This past Saturday, November 17th saw the dedication of the Rhode Island Irish Famine Memorial. I was glad to be there, being the descendant of Irish immigrants. The Memorial is a bronze monument; three figures that represent the suffering of the Irish during the Famine of 1845-1852 and the mass emigration that resulted. The Memorial is infused with the pride of the Irish and our love of America. A low wall bears plaques relating the events that led to the deaths from starvation and disease of an estimated million Irish, and the emigration of a million more.
The history of indifference to suffering, abetted by prejudice, bad religion and the politics of greed is unfortunately not unique to that time or place. The inscription on the Memorial has a resonance today.
[British Prime Minister, Lord John] Russell, and Sir Charles Trevelyan, his chief economic advisor for Ireland, believed that their government should take only a limited part in relieving disasters like the Great Famine. They thought that the private charity of individuals and philanthropic organizations should shoulder the burden of Famine Relief. Accordingly, religious groups such as the Society of Friends (the Quakers) came forward to offer unconditional aid to Ireland.
Above all, Russell believed in protecting the rights of private property owners and in the promotion of a free market economy in both Britain and Ireland. In fact, the Government believed so strongly in the economic principle of noninterference in trade that it allowed the export from Ireland of abundant supplies of meat and grain during all the Famine years.
–Donald Donovan Deignan, PhD
You got that right. As their children starved, Irish workers were forced to sell their crops or face eviction from their rich, absentee landlords. There was no safety net, only the life of a homeless refugee.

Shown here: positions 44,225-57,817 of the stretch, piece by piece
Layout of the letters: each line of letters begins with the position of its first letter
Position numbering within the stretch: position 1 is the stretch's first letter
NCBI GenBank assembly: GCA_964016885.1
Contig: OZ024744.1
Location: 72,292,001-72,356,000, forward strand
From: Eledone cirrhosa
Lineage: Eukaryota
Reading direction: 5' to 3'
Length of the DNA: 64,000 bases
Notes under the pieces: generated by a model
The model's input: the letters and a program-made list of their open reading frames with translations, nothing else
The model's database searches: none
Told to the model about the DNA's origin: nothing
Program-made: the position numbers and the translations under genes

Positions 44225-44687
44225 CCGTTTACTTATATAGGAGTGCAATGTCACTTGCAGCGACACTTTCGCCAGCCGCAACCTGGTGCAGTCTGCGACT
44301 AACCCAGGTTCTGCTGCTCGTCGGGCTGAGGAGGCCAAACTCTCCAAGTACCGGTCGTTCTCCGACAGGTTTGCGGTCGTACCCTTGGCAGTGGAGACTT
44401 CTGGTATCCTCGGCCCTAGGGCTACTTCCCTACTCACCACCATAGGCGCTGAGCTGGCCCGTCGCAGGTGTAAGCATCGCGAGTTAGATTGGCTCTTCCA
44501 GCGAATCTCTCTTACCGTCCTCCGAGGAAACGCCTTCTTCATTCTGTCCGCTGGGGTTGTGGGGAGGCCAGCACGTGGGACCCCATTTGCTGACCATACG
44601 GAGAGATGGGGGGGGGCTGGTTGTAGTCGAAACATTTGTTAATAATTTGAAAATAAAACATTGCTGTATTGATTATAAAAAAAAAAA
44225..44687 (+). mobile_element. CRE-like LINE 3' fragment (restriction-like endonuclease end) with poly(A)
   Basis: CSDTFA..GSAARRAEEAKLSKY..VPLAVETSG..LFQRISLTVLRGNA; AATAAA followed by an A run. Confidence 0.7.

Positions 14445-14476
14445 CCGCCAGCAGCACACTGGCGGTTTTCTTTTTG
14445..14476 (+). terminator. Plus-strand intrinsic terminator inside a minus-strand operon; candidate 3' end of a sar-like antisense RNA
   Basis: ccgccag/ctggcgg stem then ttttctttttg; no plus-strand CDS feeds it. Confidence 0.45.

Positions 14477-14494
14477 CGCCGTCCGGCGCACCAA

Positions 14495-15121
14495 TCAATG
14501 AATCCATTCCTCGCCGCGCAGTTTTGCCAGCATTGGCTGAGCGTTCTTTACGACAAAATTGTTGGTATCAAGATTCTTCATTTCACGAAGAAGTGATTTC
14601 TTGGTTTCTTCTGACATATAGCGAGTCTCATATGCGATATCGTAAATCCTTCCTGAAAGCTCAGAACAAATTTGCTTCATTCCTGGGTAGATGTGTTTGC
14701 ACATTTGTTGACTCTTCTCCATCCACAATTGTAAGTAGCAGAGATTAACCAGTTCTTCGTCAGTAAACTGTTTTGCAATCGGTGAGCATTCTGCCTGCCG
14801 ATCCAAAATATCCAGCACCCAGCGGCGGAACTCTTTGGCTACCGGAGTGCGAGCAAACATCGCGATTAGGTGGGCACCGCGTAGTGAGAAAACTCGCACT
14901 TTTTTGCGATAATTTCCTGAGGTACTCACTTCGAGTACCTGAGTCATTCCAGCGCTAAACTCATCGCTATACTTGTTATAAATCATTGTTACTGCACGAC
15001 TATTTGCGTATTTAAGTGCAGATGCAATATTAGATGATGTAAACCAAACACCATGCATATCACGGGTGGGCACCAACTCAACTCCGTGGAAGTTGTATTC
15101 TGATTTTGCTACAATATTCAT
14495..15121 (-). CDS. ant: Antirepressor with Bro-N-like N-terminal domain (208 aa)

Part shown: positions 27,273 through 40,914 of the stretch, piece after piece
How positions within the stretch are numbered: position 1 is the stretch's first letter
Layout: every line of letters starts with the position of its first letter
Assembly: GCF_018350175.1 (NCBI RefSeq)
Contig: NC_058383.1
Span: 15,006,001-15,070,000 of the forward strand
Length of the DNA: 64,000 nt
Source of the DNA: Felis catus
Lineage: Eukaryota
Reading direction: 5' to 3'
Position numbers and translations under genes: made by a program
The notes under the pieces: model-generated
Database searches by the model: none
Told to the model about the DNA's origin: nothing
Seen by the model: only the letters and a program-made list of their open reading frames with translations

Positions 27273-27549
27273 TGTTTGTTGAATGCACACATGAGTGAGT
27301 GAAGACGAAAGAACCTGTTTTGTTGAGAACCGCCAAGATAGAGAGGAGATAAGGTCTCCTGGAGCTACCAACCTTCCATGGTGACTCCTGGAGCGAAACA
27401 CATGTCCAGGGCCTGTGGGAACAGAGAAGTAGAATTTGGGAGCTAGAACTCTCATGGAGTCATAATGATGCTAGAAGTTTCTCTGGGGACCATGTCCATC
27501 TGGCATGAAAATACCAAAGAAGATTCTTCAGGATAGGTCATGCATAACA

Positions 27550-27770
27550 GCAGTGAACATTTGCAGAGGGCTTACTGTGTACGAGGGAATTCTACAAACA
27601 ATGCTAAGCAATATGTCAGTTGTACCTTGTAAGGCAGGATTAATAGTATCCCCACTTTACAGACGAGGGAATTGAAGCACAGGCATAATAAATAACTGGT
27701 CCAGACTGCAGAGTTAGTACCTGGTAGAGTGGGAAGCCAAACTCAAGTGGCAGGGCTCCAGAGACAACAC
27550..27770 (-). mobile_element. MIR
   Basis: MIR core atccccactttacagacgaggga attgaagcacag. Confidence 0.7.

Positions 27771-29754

The Irish had been disadvantaged for a long time. The British occupied the best of their land and took the best of their crops, but they could and did get by on a cheap diet of potatoes and milk. When the potato crop suffered a catastrophic blight there was no alternate source of food unless foreign aid and debt forgiveness were put in place. At first, there was some crisis relief, but a new election brought a change in politics under ministers like Charles Trevelyan.
As Assistant Secretary to the Treasury [Trevelyan] was placed in charge of the administration of Government relief to the victims of the Irish Famine in the 1840s. In the middle of that crisis Trevelyan published his views on the matter. He saw the Famine as a “mechanism for reducing surplus population”. He described the famine as “The judgement of God sent the calamity to teach the Irish a lesson, that calamity must not be too much mitigated. The real evil with which we have to contend is not the physical evil of the Famine, but the moral evil of the selfish, perverse and turbulent character of the people”.
I don’t know if Trevelyan would have been so serene about the suffering and death of a million people on his watch if he hadn’t had the consolation of religion.